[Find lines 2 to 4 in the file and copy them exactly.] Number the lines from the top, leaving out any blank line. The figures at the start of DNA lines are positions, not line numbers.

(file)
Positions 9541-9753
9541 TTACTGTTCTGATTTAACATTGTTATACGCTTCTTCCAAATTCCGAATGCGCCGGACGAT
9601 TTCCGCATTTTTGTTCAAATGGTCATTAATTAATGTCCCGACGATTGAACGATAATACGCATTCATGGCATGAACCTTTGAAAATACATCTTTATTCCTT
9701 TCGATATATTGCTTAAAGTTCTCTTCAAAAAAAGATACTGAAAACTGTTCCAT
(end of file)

9541 TTACTGTTCTGATTTAACATTGTTATACGCTTCTTCCAAATTCCGAATGCGCCGGACGAT
9601 TTCCGCATTTTTGTTCAAATGGTCATTAATTAATGTCCCGACGATTGAACGATAATACGCATTCATGGCATGAACCTTTGAAAATACATCTTTATTCCTT
9701 TCGATATATTGCTTAAAGTTCTCTTCAAAAAAAGATACTGAAAACTGTTCCAT